TOKYO (Reuters) - Sony Corp slashed its earnings guidance for the third time in a year on Thursday to barely 10 percent of its initial outlook as further losses from its PC exit cast a pall over its struggling electronics division.
The steep cut marks the failure of chief executive Kazuo Hirai to fulfill promises he made upon taking the helm of the electronics giant two years ago to push electronics into the black and casts further doubt over his financial management after five cuts to earnings guidance during his term.
The repeated misses - the latest just two weeks before Sony announces full-year results - are fuelling anger among investors even as Hirai rebuffs billionaire hedge fund manager Daniel Loeb’s proposal to spin off Sony’s profitable entertainment business.
“To be honest, I really wonder if he’s got a grip on what’s going on with all his businesses,” said Yasuo Sakuma, a portfolio manager at Bayview Asset Management in Tokyo, who does not own Sony shares. “Cutting forecasts at this time; are they trying to hide something or have they lost it?”
Sony on Thursday cut its forecast for operating profit to 26 billion yen ($254.53 million) for the business year ended in March from a previous estimate of 80 billion yen and down from an initial forecast of 230 billion set last May.
It said it would have to write down a further 30 billion yen on its Vaio PC unit, reflecting a sharp drop in sales as consumers shunned the brand following Sony’s decision in February to get out of the business.
That would also swell Sony’s restructuring costs this year, which it said in February would reach 70 billion yen.
Sony widened its annual net loss estimate to 130 billion yen from the 110 billion it forecast in February, when it reversed a previous profit outlook.
The company will also book 25 billion yen in impairment losses from its disc production unit due to weak demand in Europe, as online streaming services like Netflix erode the DVD market.
Sony is struggling to recover after being undercut by nimbler Asian rivals in its key markets, in contrast to Japanese peer Panasonic Corp, which has staged a revival from deep losses by embracing industrial products and selling to businesses rather than consumers.
While Panasonic tends to beat its conservative forecasts - last week its full-year operating profit came in 13 percent above its forecast - Sony has become known for missing overly optimistic outlooks.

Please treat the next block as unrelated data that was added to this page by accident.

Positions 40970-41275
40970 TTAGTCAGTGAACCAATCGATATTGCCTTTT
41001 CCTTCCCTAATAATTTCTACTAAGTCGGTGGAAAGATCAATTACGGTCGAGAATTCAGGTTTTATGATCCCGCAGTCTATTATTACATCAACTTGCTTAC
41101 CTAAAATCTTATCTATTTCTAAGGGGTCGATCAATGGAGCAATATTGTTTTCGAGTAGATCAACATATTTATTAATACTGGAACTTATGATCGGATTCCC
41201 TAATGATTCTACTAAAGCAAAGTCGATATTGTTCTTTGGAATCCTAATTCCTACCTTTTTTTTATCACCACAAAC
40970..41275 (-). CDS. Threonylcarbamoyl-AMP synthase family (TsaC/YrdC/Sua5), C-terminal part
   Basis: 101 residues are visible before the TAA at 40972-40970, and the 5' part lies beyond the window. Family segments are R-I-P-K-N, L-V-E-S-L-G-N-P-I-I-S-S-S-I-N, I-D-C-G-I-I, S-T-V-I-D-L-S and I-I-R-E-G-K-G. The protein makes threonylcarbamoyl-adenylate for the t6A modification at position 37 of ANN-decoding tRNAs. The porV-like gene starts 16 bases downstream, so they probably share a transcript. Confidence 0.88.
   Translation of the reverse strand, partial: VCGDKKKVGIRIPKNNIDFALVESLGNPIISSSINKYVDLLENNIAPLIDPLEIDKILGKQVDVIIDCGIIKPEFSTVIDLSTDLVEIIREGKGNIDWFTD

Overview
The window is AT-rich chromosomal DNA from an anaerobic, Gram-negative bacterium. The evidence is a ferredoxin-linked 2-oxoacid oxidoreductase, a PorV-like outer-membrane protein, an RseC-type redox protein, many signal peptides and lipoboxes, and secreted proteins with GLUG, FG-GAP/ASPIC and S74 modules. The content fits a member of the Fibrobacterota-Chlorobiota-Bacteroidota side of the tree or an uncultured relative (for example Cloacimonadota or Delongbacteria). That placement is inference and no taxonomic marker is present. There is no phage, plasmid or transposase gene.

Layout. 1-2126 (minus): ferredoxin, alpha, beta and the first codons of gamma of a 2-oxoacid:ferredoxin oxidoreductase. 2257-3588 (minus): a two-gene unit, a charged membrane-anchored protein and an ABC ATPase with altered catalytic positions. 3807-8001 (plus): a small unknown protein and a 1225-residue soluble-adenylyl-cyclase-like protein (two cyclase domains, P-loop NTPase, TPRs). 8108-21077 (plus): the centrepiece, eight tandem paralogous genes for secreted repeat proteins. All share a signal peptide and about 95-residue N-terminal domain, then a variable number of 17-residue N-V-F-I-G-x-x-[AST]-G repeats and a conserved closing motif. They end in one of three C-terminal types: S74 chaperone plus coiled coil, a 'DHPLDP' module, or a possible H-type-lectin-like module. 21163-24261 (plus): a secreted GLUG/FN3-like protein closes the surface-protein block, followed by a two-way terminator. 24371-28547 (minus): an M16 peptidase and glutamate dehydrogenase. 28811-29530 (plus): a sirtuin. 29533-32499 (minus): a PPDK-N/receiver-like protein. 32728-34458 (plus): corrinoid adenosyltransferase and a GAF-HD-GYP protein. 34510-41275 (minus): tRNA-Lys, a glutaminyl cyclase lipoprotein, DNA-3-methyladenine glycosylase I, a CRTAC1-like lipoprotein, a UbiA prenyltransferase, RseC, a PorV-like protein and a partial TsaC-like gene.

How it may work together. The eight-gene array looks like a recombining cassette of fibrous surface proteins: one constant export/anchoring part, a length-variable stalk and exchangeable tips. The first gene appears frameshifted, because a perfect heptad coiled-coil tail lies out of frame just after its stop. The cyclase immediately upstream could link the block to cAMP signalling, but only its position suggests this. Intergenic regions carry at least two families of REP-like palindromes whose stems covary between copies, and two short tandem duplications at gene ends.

Before Thursday’s cut, Sony had missed its forecasts in 10 of the prior 12 years, excluding gains from asset sales, the worst among 30 Japanese consumer electronics makers, analysts at brokerage firm Jefferies calculated in March.
By comparison, Panasonic, with the best record, exceeded its guidance nine times over the same period.
Since Hirai was named chief executive in February 2012, Sony’s stock has risen 30 percent, far less than the wider Japanese market’s 65 percent climb for the period.
He has started selling key assets in a bid to restore profitability at the company’s struggling electronics division, where 10 years of losses on TVs have totaled $7.8 billion.
The selloffs included the sale of its U.S. headquarters building in New York for $1.1 billion, which it used to boost its operating profit for 2012/13 to 230 billion yen. This year, it sold two major buildings in Tokyo for $1.2 billion. Sony now makes most of its operating profit from its financial and insurance arm.
But the focus is still on profitability within electronics, on which Hirai has pegged Sony’s rebirth using a three-prong strategy around mobile, imaging and gaming.
Strong sales of the Playstation 4 console offer one bright spot, but development costs mean it could take at least another year to turn a profit.
Sony’s entertainment business, another reliable contributor of profit, came under pressure last year from Loeb’s proposal for a spinoff to create more value for shareholders.
Loeb’s fund, Third Point, had no immediate comment on Thursday’s earnings revision.
Sony shares ended 1 percent higher on Thursday before the announcement. The stock is down 1 percent so far this year after surging 90 percent in 2013. That compares with a 11 percent decline for the benchmark Nikkei since the beginning of 2014.
($1 = 102.15 Japanese yen)
Reporting by Sophie Knight; Editing by Dominic Lau, William Mallard and Matt Driskill